Bio and Statement



Susan Gans is a photographer and occasional printmaker in Seattle, WA.  She has an MA in Art Education and Printmaking from New York University and a BA in Studio Arts from the University of Maryland, College Park. In 1994, she completed a 1 year certificate in Printmaking to update skills and in 2000, a 1 year Certificate in Photography – both from the University of Washington Extension Program in Seattle, WA. Susan also completed the Artist Trust EDGE Professional Development Program for Visual Artists in 2008.

Additional workshops/master classes in photography have been completed at the Photographic Center NW, Seattle, the former Newspace Center for Photography, Portland and the Pacific NW Art School, Coupeville, WA.  

Susan’s work has been shown primarily in the Pacific Northwest over the past 20 years, but also in a 2012 New York City exhibition at the former .NO Gallery juried by Mary Ellen Mark. Her photograph was awarded First Place in its category. She is an Affiliate member of Gallery 110, a non-profit artist space in Seattle, WA. She has exhibited at other Pacific Northwest venues including Black Lab Gallery and the Schack Arts Center in Everett, WA, 10 x 10 Tieton, WA and at the Center on Contemporary Art and at the Photographic Center NW in Seattle. Her work is in public and private collections on both coasts.

Her background includes working in museums and arts centers for more than 20 years while living on the East Coast and in the public sector for more than 15 years since moving to Seattle in 1990. Presently, she is a full-time artist.



I grew up in and around older cities on the East Coast living with art, artifacts and oddities found in flea markets or small neighborhood shops. The practice of collecting has continued since moving to Seattle. My art is influenced both by this habit and my past professional work in museums and community services/Family Law and my general interest in the history and structure of cities both large and small.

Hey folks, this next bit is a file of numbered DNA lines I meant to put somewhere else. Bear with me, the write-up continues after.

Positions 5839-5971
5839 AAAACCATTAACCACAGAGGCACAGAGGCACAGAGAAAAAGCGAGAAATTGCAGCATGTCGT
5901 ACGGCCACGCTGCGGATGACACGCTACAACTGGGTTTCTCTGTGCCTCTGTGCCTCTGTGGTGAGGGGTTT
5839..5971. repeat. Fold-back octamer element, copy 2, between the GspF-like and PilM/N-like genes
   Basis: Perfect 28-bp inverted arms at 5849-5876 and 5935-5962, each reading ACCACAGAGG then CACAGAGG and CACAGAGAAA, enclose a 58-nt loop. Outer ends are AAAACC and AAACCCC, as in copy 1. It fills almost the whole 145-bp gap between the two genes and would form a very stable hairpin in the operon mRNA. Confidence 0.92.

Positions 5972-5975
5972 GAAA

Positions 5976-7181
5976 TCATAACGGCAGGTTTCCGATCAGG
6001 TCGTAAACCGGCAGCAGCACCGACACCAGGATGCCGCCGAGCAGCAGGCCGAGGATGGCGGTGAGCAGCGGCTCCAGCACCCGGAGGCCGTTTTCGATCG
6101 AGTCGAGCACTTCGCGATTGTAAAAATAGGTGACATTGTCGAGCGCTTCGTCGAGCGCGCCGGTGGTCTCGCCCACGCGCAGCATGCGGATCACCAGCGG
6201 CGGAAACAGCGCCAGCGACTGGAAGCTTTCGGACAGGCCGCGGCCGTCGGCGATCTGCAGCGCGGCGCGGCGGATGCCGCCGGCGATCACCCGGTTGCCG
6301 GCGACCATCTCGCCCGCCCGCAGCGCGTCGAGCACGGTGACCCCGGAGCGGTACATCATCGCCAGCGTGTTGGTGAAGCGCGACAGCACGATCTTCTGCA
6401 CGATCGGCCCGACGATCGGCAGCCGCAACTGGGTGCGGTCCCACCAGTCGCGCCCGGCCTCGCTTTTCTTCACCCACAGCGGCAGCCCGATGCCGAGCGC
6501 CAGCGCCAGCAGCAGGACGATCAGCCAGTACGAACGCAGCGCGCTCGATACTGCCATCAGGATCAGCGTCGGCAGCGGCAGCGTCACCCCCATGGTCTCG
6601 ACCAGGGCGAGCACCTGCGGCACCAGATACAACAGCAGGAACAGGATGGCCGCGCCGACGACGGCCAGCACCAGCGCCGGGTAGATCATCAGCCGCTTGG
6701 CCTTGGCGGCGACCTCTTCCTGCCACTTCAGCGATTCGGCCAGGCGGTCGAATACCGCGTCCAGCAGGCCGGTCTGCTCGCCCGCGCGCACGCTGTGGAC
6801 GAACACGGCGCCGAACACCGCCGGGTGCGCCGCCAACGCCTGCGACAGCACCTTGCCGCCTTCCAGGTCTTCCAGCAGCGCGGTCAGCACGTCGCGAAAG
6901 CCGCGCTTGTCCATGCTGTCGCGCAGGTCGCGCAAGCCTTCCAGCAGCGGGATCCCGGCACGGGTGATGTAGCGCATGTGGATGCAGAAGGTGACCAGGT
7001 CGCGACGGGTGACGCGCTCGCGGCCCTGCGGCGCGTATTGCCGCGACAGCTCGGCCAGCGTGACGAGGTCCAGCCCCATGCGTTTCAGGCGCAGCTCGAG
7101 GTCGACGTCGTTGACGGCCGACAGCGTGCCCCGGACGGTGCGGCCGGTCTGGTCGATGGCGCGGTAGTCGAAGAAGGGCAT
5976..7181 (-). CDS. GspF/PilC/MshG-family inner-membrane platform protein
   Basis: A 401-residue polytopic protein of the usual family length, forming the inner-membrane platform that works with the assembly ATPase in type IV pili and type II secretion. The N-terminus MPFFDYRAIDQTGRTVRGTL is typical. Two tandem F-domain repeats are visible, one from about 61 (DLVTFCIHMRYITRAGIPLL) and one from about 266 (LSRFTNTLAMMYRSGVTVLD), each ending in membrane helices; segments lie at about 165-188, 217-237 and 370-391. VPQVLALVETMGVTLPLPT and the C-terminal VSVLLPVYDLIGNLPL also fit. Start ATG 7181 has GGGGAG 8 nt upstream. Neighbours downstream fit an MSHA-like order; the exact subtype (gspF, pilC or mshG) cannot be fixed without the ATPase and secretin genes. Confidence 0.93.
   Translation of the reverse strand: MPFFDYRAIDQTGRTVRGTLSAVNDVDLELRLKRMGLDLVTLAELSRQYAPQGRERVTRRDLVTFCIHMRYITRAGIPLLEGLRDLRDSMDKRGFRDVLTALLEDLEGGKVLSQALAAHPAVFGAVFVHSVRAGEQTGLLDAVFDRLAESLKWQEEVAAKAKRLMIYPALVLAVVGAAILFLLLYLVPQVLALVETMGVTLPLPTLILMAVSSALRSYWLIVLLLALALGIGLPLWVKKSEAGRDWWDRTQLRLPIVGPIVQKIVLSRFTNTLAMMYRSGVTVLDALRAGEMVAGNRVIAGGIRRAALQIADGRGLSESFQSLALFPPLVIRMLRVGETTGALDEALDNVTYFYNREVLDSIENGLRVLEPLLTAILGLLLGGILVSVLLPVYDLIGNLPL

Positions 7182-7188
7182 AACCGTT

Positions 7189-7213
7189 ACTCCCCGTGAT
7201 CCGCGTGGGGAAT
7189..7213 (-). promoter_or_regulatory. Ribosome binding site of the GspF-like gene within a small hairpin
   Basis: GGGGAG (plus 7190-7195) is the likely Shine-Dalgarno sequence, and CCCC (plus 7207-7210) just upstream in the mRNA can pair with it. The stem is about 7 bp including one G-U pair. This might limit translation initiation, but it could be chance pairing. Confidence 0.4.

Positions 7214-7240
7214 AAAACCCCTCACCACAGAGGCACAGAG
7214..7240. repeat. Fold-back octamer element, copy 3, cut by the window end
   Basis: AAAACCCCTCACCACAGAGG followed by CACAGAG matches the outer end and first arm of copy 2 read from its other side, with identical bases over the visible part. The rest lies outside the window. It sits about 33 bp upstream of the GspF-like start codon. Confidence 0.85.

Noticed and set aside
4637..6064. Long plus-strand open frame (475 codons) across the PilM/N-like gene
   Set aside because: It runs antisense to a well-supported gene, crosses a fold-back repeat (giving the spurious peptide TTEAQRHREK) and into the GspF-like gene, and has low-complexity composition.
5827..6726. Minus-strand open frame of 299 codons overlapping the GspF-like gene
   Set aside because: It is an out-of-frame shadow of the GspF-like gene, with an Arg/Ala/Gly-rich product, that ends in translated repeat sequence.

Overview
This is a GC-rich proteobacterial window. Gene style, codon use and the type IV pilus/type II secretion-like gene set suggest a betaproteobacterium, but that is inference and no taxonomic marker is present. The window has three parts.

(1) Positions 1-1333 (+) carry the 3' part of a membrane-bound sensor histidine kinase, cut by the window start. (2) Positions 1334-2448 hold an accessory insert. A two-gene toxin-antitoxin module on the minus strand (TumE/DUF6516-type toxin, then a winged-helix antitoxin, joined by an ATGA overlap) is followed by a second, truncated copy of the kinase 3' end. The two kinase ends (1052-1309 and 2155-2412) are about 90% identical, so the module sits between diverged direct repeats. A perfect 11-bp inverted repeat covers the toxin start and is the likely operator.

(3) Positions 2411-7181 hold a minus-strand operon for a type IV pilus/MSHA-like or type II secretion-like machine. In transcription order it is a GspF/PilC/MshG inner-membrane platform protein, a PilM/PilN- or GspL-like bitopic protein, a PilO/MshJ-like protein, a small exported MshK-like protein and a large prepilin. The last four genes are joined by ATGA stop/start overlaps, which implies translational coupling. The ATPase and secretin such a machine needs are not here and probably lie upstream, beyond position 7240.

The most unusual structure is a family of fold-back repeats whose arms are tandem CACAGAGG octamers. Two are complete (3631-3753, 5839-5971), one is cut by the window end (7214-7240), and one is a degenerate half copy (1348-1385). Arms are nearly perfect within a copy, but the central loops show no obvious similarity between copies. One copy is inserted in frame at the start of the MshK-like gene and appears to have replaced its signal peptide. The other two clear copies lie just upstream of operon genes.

Cities have been the primary keepers of remembered experiences and dreams, both personal and cultural. I follow neighborhood shifts to track the impact of human intervention that results in gentrification, loss of cultural identity and historic building stock. These photographs are quasi documentary/ fine art images that ask the viewer to question the idea of “progress”.

The OnLooker Project is introspective and concentrates on emotions often “unseen” by others and encapsulates a back-story about a loner, dreamer, thinker, listener, protester or witness while searching for the common threads that bind us in our everyday existence one day at a time. This project is influenced by the classic Street Photographers who worked in urban areas, such as Robert Frank, Helen Levitt, Lee Friedlander, Mary Ellen Mark and Vivian Maier. 

A former printmaker, I still use processes that relate to photo etching and experimental image-making in some current work.  This work is created in camera or by using various apps to make composites and by occasionally using film. However, my darkroom days are over so film is scanned and printed digitally. Much current work also can be seen on Instagram @susangans.

The project, Memory and Identity, is personal. These images deal with different moments of life including the realization that aging is no longer a myth and comes with perils and joys.